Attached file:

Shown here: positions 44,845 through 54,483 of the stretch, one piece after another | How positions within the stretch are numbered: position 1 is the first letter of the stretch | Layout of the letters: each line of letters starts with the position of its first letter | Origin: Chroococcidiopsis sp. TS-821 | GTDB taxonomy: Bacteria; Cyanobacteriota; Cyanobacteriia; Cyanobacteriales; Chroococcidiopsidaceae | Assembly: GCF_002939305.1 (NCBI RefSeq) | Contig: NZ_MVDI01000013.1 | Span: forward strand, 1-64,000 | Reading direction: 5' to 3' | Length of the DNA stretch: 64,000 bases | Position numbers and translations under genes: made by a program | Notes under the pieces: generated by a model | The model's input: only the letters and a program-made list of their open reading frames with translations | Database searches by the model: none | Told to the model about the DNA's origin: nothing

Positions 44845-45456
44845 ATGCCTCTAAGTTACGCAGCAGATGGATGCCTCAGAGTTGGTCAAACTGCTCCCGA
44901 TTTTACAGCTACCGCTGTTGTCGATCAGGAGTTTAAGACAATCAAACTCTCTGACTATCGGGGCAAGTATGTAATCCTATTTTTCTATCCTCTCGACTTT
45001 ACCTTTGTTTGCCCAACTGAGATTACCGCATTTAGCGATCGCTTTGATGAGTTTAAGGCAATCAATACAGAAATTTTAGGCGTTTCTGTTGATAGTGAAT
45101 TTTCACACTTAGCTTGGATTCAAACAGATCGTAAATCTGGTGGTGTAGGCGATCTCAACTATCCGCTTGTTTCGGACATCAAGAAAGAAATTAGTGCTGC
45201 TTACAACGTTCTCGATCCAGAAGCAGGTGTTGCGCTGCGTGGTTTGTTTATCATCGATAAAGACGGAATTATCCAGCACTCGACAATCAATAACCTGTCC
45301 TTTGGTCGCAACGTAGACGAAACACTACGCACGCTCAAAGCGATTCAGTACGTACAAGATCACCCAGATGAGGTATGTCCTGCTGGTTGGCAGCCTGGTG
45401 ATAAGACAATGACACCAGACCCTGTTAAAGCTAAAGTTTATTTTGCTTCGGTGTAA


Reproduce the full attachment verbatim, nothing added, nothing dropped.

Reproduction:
Shown here: positions 44,845 through 54,483 of the stretch, one piece after another | How positions within the stretch are numbered: position 1 is the first letter of the stretch | Layout of the letters: each line of letters starts with the position of its first letter | Origin: Chroococcidiopsis sp. TS-821 | GTDB taxonomy: Bacteria; Cyanobacteriota; Cyanobacteriia; Cyanobacteriales; Chroococcidiopsidaceae | Assembly: GCF_002939305.1 (NCBI RefSeq) | Contig: NZ_MVDI01000013.1 | Span: forward strand, 1-64,000 | Reading direction: 5' to 3' | Length of the DNA stretch: 64,000 bases | Position numbers and translations under genes: made by a program | Notes under the pieces: generated by a model | The model's input: only the letters and a program-made list of their open reading frames with translations | Database searches by the model: none | Told to the model about the DNA's origin: nothing

Positions 44845-45456
44845 ATGCCTCTAAGTTACGCAGCAGATGGATGCCTCAGAGTTGGTCAAACTGCTCCCGA
44901 TTTTACAGCTACCGCTGTTGTCGATCAGGAGTTTAAGACAATCAAACTCTCTGACTATCGGGGCAAGTATGTAATCCTATTTTTCTATCCTCTCGACTTT
45001 ACCTTTGTTTGCCCAACTGAGATTACCGCATTTAGCGATCGCTTTGATGAGTTTAAGGCAATCAATACAGAAATTTTAGGCGTTTCTGTTGATAGTGAAT
45101 TTTCACACTTAGCTTGGATTCAAACAGATCGTAAATCTGGTGGTGTAGGCGATCTCAACTATCCGCTTGTTTCGGACATCAAGAAAGAAATTAGTGCTGC
45201 TTACAACGTTCTCGATCCAGAAGCAGGTGTTGCGCTGCGTGGTTTGTTTATCATCGATAAAGACGGAATTATCCAGCACTCGACAATCAATAACCTGTCC
45301 TTTGGTCGCAACGTAGACGAAACACTACGCACGCTCAAAGCGATTCAGTACGTACAAGATCACCCAGATGAGGTATGTCCTGCTGGTTGGCAGCCTGGTG
45401 ATAAGACAATGACACCAGACCCTGTTAAAGCTAAAGTTTATTTTGCTTCGGTGTAA